This morning, I received what I first thought was an email from an organization calling itself the “American Investors Microproject Association.” AIMA offered to advertise my project to “big investors” for the fairly low rate of $20.00, and said that they had a money-back guarantee: my project would be fully funded, within the deadline, or I would get my money back. Well, that’s not really much a performance guarantee, when you think about it. I take your twenty bucks, I do nothing at all for thirty days, and then, assuming your project funds, I wave bye-bye at you.

Due diligence seemed to be called for.

Boolean searching seems to have died out completely on the internet. In fact, it’s becoming virtually impossible to search for a specific word, given the predilection of all the major search engines to swap your word out for synonyms to bring you “more results!” More results? I don’t want more results, I want the right results, and when I want to search for the exact phrase “American Investors Microproject Association” I particularly do not want the search engine to proudly announce that it is “including results without quotes” in order to bring me more results. It’s like searching for “stool” in an online dictionary, and being told “Here are all of the words with an S in them, all of the words with a T in them, etc, etc, etc. Good luck!” So search was not only useless, it was insultingly infuriating.

However, rereading the email, I realized it was not actually from AIMA, but was an email from the Kickstarter system, telling me that I had a message from “Aima Kickst,” and here was a copy of the message. So I went to Kickstarter and looked at the profile for “Aima Kickst.” Joined: 27 March 2012. Backed projects: 0. Started projects: 0.

There’s a Twitter account for Aima Kickst also, just a week old with two tweets total.

Their website is totally useless, with nothing but a chance to send them some money.

I’m not prepared, at this time, to say that “Aima Kickst” is a scam.

But it looks pretty likely to me. I’ve written this primarily in the hopes that others trying to pursue their own due diligence will find this and think twice.

Kickstarting “Blood Bonds”

My first Kickstarter project is now live!

BB ebook cover crop

The goal of this project, as I have stated here and elsewhere, is to get funding to pay for professional promotion of the novel. Minimum donation is just a measly buck, but for $5, $25, or $100, you get cool stuff!

  • Pledge $5.00 or more to receive a copy of Blood Bonds in the ebook format of your choice (MOBI, EPUB, or PDF).
  • Pledge $25.00 or more to receive a signed copy of the print edition of Blood Bonds, plus a copy in the ebook format of your choice (MOBI, EPUB, or PDF).
  • Pledge $100.00 or more to receive your name (or the alias of your choice!) on the acknowledgments page of Blood Bonds, plus a signed copy of the print edition, plus a copy in the ebook format of your choice (MOBI, EPUB, or PDF).

I am currently shooting for a release date of 1 June 2012, although that may change as time goes by.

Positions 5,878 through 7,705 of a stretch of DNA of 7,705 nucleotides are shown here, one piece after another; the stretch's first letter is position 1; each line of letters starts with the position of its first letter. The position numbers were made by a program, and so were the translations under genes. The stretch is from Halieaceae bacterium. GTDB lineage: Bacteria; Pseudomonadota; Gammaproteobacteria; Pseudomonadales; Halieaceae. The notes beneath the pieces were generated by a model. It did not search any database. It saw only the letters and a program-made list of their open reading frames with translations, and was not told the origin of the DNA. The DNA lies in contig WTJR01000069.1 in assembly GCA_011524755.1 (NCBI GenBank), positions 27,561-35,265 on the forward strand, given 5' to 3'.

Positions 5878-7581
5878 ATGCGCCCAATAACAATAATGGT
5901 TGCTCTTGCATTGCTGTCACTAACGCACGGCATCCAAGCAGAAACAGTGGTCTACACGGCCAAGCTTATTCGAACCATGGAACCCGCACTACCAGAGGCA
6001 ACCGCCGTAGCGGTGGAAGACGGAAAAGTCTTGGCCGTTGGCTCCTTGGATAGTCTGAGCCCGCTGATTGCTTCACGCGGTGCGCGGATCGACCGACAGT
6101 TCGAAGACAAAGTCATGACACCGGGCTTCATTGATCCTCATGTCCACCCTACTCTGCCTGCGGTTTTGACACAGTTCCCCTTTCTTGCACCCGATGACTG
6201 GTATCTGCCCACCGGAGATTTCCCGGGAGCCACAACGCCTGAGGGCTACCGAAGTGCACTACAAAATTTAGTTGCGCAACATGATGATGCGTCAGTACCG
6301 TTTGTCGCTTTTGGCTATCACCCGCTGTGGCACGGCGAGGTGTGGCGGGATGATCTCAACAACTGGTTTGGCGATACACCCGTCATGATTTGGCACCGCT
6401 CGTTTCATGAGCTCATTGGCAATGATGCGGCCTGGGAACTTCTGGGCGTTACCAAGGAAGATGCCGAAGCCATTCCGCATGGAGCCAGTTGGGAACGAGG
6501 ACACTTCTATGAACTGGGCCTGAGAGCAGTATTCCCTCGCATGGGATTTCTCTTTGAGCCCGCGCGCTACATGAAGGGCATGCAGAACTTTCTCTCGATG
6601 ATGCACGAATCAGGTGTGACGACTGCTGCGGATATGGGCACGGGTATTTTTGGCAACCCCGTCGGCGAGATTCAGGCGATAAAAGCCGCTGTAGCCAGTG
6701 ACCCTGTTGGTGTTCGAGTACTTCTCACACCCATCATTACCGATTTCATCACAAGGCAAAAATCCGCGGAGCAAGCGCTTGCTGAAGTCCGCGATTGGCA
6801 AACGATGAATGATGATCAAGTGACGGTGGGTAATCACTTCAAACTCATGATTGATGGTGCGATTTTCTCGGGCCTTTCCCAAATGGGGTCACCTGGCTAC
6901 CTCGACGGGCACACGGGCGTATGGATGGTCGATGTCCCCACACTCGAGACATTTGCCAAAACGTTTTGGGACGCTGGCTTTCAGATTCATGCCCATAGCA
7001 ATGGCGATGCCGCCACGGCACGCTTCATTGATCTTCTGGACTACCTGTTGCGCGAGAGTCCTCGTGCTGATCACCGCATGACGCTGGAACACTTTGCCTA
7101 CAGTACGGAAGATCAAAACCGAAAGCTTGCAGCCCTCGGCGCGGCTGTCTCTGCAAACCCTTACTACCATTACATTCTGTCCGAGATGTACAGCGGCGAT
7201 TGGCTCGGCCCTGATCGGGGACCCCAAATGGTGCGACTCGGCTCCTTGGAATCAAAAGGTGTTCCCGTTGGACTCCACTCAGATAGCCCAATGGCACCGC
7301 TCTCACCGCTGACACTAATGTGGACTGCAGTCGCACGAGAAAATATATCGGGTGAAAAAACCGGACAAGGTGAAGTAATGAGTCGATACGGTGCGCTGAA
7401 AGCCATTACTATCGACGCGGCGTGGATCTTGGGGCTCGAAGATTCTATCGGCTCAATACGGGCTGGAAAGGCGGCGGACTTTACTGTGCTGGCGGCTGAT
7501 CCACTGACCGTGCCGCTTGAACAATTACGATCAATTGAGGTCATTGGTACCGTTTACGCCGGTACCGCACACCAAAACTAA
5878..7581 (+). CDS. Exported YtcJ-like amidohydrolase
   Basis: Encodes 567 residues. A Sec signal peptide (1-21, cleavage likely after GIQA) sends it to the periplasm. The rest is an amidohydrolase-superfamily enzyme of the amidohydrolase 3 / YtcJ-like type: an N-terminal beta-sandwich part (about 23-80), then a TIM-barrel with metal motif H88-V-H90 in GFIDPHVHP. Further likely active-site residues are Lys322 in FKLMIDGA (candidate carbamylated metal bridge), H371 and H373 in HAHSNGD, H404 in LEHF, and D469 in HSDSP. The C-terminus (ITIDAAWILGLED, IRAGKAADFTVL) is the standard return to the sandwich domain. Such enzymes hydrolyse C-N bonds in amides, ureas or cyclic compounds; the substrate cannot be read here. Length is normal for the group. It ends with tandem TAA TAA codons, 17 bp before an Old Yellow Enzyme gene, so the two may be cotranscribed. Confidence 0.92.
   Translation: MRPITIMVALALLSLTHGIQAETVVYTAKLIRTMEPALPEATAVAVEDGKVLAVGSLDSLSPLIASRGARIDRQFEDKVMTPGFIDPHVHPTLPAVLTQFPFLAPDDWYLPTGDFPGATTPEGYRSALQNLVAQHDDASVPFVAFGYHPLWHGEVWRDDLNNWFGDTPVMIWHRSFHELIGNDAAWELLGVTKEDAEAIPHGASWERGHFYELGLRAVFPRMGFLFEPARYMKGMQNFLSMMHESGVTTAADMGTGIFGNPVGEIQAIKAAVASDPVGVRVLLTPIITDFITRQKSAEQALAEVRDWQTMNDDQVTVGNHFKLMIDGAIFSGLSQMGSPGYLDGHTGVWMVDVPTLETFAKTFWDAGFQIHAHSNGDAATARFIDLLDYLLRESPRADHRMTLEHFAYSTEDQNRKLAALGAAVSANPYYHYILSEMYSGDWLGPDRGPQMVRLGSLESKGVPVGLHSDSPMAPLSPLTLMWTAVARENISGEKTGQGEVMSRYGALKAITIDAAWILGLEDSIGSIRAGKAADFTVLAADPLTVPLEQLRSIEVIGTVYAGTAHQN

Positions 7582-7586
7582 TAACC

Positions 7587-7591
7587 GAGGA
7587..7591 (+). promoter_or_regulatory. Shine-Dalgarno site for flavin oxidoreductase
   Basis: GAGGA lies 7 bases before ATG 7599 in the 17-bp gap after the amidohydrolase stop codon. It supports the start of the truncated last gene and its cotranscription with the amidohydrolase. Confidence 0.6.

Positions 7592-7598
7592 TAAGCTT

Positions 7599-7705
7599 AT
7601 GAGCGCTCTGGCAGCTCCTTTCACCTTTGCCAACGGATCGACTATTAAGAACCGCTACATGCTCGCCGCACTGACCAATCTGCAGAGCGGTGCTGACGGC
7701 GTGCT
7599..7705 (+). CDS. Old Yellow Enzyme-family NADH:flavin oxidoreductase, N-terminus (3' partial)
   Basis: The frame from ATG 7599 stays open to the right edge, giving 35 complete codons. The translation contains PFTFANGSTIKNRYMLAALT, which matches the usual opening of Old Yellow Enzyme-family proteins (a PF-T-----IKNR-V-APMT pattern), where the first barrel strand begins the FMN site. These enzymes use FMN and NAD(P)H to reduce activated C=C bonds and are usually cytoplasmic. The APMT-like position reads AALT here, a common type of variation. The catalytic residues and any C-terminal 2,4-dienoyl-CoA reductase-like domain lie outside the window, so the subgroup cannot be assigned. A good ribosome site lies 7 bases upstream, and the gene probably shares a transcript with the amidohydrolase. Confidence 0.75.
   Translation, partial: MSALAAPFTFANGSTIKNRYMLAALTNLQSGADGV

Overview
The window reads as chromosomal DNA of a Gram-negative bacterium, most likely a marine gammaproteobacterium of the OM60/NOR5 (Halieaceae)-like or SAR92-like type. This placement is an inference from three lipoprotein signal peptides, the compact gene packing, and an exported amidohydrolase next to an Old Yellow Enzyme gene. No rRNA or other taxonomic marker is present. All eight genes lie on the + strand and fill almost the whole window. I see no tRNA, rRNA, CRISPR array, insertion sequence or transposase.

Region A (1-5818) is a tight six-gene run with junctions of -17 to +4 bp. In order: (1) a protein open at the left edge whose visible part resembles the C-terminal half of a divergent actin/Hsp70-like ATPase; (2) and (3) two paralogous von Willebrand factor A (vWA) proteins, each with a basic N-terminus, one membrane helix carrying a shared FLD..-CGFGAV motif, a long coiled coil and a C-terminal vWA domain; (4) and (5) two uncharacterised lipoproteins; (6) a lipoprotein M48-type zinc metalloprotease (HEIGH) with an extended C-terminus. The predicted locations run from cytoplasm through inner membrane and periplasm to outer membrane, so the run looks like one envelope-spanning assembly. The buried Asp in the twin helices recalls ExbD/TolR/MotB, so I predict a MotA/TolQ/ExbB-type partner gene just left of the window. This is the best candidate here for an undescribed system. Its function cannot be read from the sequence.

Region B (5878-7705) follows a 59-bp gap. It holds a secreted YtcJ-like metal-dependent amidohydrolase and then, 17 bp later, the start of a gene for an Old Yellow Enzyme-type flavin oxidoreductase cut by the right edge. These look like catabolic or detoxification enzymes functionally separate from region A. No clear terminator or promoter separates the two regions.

If you’ve read and enjoyed any of my other books, please consider supporting this project. And don’t forget to tell everyone you know! Yes, including that kid from third grade that gave you a wedgie every time he saw you, and then last Thursday, you saw him at Starbucks and he did it again.

My First Kickstarter Project

I will be releasing Blood Bonds (assuming all goes well) on the 1st of May.

Blood Bonds is a novel that attempts to deal with the invisible web of bonds we create between ourselves, that network that connects us to each other with lines of friendship, of love, of hate, of sex, of things as simple as the places we grow up and as complex as the blood that runs within us. I guess, then, Blood Bonds is yet another attempt to write about the same things I always write about.

Maybe I got it right this time.

I am going to be contracting with a PR firm to handle the processes press releases, of getting reviews, etc.

That, unfortunately, costs money. Up front. In my view, the ideal would be for a PR firm to take on such things for X percent of the profits over T time. And before you go and dip the pitchforks in the tar and get them all flaming nicely, consider this: For several years now, you’ve seen, in all the blogs about how to Do It Right, that authors must hire professional editors. You can’t do that yourself. You must hire a professional cover designer. You’re not an artist, you’re a writer. You must have your page design done by a professional.

But the marketing must be all your own. Attempt to hire someone to do that, and you’re selling out. You want to be taken care of. You’re being unrealistic. You’re offering a share of the proceeds of selling your home to the kid that cuts the grass.

Writing is a creative process, as are editing, cover design, and page layout. A writer is a creative person. Is it all that unreasonable to think that a writer might be able to edit? Or to design a cover? In fact, aren’t most creative types involved in more than one type of creativity?

Marketing is not, at its heart, a creative process. That’s no slur on marketing, it’s just a fact. It takes a whole nother set of skills. And yet it is certainly something that some people are good at and others are not. I am not.